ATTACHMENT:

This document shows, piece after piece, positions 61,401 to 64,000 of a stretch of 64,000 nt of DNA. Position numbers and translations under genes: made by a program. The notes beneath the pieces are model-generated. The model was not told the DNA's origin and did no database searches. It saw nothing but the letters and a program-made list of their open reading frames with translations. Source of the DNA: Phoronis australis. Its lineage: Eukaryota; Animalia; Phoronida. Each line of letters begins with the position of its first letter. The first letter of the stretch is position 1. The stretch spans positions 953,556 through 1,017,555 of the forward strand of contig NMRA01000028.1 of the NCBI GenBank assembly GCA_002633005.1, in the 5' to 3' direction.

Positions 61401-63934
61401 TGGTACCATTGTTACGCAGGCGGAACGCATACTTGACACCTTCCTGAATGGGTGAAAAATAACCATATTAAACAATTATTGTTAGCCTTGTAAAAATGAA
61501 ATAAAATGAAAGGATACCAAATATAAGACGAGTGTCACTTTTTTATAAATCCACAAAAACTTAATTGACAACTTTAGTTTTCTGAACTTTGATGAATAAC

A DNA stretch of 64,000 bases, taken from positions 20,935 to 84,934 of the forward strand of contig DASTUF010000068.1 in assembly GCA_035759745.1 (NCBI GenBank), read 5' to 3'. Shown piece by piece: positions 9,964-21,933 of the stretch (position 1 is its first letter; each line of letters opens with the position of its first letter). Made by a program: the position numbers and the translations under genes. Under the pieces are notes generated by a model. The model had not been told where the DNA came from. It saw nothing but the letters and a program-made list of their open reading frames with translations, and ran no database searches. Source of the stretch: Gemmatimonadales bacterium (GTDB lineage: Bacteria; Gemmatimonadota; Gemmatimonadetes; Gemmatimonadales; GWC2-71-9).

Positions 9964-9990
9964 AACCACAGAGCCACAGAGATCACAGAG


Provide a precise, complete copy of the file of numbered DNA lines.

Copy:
This document shows, piece after piece, positions 61,401 to 64,000 of a stretch of 64,000 nt of DNA. Position numbers and translations under genes: made by a program. The notes beneath the pieces are model-generated. The model was not told the DNA's origin and did no database searches. It saw nothing but the letters and a program-made list of their open reading frames with translations. Source of the DNA: Phoronis australis. Its lineage: Eukaryota; Animalia; Phoronida. Each line of letters begins with the position of its first letter. The first letter of the stretch is position 1. The stretch spans positions 953,556 through 1,017,555 of the forward strand of contig NMRA01000028.1 of the NCBI GenBank assembly GCA_002633005.1, in the 5' to 3' direction.

Positions 61401-63934
61401 TGGTACCATTGTTACGCAGGCGGAACGCATACTTGACACCTTCCTGAATGGGTGAAAAATAACCATATTAAACAATTATTGTTAGCCTTGTAAAAATGAA
61501 ATAAAATGAAAGGATACCAAATATAAGACGAGTGTCACTTTTTTATAAATCCACAAAAACTTAATTGACAACTTTAGTTTTCTGAACTTTGATGAATAAC

A DNA stretch of 64,000 bases, taken from positions 20,935 to 84,934 of the forward strand of contig DASTUF010000068.1 in assembly GCA_035759745.1 (NCBI GenBank), read 5' to 3'. Shown piece by piece: positions 9,964-21,933 of the stretch (position 1 is its first letter; each line of letters opens with the position of its first letter). Made by a program: the position numbers and the translations under genes. Under the pieces are notes generated by a model. The model had not been told where the DNA came from. It saw nothing but the letters and a program-made list of their open reading frames with translations, and ran no database searches. Source of the stretch: Gemmatimonadales bacterium (GTDB lineage: Bacteria; Gemmatimonadota; Gemmatimonadetes; Gemmatimonadales; GWC2-71-9).

Positions 9964-9990
9964 AACCACAGAGCCACAGAGATCACAGAG